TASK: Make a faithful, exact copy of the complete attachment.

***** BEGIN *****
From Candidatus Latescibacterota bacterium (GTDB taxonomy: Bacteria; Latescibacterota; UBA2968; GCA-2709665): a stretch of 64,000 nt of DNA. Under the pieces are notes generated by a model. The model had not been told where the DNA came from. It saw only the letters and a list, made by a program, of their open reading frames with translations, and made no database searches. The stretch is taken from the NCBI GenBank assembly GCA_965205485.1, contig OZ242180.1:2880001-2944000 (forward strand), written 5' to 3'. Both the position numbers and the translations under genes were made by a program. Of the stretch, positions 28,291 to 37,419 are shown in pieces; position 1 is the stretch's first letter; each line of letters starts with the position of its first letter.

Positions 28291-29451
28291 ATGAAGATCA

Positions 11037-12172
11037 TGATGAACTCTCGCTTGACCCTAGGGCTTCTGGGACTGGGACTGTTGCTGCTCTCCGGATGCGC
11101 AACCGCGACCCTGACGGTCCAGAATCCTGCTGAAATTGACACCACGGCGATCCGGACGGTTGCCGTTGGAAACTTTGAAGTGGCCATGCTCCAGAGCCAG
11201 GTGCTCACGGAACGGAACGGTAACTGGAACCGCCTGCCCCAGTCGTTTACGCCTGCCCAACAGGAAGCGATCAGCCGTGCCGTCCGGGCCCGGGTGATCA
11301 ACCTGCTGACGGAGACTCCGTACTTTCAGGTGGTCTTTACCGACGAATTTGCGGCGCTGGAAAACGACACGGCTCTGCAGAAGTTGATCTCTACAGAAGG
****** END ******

From Candidatus Latescibacterota bacterium (GTDB taxonomy: Bacteria; Latescibacterota; UBA2968; GCA-2709665): a stretch of 64,000 nt of DNA. Under the pieces are notes generated by a model. The model had not been told where the DNA came from. It saw only the letters and a list, made by a program, of their open reading frames with translations, and made no database searches. The stretch is taken from the NCBI GenBank assembly GCA_965205485.1, contig OZ242180.1:2880001-2944000 (forward strand), written 5' to 3'. Both the position numbers and the translations under genes were made by a program. Of the stretch, positions 28,291 to 37,419 are shown in pieces; position 1 is the stretch's first letter; each line of letters starts with the position of its first letter.

Positions 28291-29451
28291 ATGAAGATCA

Positions 11037-12172
11037 TGATGAACTCTCGCTTGACCCTAGGGCTTCTGGGACTGGGACTGTTGCTGCTCTCCGGATGCGC
11101 AACCGCGACCCTGACGGTCCAGAATCCTGCTGAAATTGACACCACGGCGATCCGGACGGTTGCCGTTGGAAACTTTGAAGTGGCCATGCTCCAGAGCCAG
11201 GTGCTCACGGAACGGAACGGTAACTGGAACCGCCTGCCCCAGTCGTTTACGCCTGCCCAACAGGAAGCGATCAGCCGTGCCGTCCGGGCCCGGGTGATCA
11301 ACCTGCTGACGGAGACTCCGTACTTTCAGGTGGTCTTTACCGACGAATTTGCGGCGCTGGAAAACGACACGGCTCTGCAGAAGTTGATCTCTACAGAAGG